This month will mark the end of David Eisner’s term as CEO of the Corporation for National and Community Service. There have been four CEO’s of this fairly new federal agency and each has put his mark on the field of national service. I worked with all four as the Executive Director of the Michigan Community Service Commission, but my work with David was different—and not always comfortable.
Doing all the right things a new leader should do, early on David convened a number of practioners in the national service field to find out what was working and what needed to be fixed. This was a big question! Just months prior to his start, the CNCS budget had been slashed due to over enrollment, the organization’s systems were largely all broken, and it was facing the anger of Congress in the midst of a political hailstorm. David walked into it all with his eyes open and leaving a comfortable position with AOL Time Warner. He asked my opinion on the CNCS and I gave it. It wasn’t pretty. Largely the CNCS lost all credibility and leadership needed to take big steps to fix it. He heard what many of said and showed the willingness to make positive change.
A year later the tables were turned, David and I would again work closely during another serious crisis. This time our interactions involved our trade association of state service commissions which imploded during my tenure as board chair of that organization. We had a grant relationship with CNCS and our work with Governors was politically sensitive. Through a series of investigations and audits, David and I had to work on opposite sides of the table to restore the credibility and accountability of both our organizations—and we did it. Later we would both talk about how we were at opposite sides of an extremely volatile situation, but came out of it with stronger organizations and a friendly and healthy work relationship.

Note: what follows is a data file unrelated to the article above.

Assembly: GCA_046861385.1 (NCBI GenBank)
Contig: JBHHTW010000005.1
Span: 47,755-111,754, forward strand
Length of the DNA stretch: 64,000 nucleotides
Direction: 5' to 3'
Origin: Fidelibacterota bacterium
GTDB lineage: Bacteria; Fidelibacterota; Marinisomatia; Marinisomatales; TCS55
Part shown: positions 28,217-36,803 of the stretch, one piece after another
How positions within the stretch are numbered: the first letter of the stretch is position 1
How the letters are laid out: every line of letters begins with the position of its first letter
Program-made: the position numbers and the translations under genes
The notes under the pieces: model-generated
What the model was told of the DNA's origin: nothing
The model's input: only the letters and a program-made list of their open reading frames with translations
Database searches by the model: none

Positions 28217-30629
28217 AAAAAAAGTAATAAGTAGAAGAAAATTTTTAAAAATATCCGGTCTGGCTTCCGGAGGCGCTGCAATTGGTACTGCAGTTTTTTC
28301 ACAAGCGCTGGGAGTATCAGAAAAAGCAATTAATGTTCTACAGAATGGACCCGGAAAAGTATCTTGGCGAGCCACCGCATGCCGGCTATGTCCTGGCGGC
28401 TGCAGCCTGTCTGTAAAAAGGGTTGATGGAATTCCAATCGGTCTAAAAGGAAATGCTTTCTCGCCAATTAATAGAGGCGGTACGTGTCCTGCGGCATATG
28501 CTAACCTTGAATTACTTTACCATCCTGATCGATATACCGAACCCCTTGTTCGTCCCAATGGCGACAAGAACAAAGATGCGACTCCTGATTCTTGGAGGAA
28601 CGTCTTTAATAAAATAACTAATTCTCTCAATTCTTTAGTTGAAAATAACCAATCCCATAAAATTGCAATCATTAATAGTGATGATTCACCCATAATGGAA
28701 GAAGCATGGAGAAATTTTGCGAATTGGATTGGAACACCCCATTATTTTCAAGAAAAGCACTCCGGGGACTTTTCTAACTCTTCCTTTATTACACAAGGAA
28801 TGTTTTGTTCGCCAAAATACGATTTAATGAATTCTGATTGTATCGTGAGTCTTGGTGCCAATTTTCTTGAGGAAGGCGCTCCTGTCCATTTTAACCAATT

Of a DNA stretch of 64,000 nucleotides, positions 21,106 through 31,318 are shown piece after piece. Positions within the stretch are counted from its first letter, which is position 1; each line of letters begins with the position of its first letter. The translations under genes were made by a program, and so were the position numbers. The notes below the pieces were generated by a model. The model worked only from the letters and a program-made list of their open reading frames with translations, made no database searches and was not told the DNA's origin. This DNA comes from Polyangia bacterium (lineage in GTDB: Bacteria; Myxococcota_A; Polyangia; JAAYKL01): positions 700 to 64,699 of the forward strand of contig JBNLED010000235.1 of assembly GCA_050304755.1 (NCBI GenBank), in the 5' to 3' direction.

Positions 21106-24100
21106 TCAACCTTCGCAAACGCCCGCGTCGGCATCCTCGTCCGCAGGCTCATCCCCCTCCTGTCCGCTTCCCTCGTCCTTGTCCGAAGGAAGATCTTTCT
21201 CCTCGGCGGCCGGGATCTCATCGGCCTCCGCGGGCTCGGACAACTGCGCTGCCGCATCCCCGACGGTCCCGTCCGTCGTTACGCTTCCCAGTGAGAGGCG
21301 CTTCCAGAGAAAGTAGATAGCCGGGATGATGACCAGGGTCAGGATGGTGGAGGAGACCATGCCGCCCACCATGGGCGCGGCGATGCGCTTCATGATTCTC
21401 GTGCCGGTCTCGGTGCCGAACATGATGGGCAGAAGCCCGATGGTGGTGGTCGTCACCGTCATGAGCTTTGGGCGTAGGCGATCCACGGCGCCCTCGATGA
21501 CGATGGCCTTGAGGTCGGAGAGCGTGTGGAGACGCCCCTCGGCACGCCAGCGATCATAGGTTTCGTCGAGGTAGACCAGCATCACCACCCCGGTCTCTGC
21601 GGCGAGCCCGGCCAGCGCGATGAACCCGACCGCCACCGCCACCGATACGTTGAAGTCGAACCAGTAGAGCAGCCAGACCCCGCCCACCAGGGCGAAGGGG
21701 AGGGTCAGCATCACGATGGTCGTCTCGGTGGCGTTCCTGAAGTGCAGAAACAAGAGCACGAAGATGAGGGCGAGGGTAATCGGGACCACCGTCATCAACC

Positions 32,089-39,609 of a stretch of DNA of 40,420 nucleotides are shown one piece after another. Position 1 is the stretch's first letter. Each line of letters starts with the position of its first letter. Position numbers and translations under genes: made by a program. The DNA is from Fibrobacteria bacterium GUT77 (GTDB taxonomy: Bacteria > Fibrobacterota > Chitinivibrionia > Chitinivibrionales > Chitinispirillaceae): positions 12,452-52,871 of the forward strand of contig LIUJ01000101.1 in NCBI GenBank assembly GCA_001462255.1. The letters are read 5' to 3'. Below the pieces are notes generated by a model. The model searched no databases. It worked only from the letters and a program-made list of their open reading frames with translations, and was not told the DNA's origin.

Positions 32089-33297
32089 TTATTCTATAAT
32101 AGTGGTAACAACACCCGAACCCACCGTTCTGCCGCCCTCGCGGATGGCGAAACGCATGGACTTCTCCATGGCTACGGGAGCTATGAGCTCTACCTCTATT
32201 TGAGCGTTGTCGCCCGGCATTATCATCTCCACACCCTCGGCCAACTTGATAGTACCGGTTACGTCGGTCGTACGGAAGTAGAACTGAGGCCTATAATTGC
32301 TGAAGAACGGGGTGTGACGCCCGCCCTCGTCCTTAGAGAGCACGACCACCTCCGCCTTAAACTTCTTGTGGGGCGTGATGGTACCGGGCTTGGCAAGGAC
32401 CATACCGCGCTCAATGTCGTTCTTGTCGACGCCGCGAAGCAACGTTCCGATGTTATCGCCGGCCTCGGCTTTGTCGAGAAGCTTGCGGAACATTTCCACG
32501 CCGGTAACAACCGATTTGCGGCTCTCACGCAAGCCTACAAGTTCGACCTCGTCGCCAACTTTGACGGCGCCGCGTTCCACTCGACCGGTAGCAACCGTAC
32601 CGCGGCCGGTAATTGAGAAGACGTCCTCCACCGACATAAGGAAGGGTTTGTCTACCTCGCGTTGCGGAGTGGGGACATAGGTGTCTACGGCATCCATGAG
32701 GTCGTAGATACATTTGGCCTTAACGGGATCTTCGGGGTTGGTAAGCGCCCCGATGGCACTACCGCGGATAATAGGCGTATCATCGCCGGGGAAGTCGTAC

Now David leaves CNCS having restored its credibility, increased its work and expanded the visibility for national service. At the same time he ruffled a lot of feathers and drove some large and heavy initiatives often times without complete consensus. It’s a rare leader that can be open, fair, direct, and driven—even more so in politics. David is one of those who was—he’ll be missed.
Submitted by Kyle Caldwell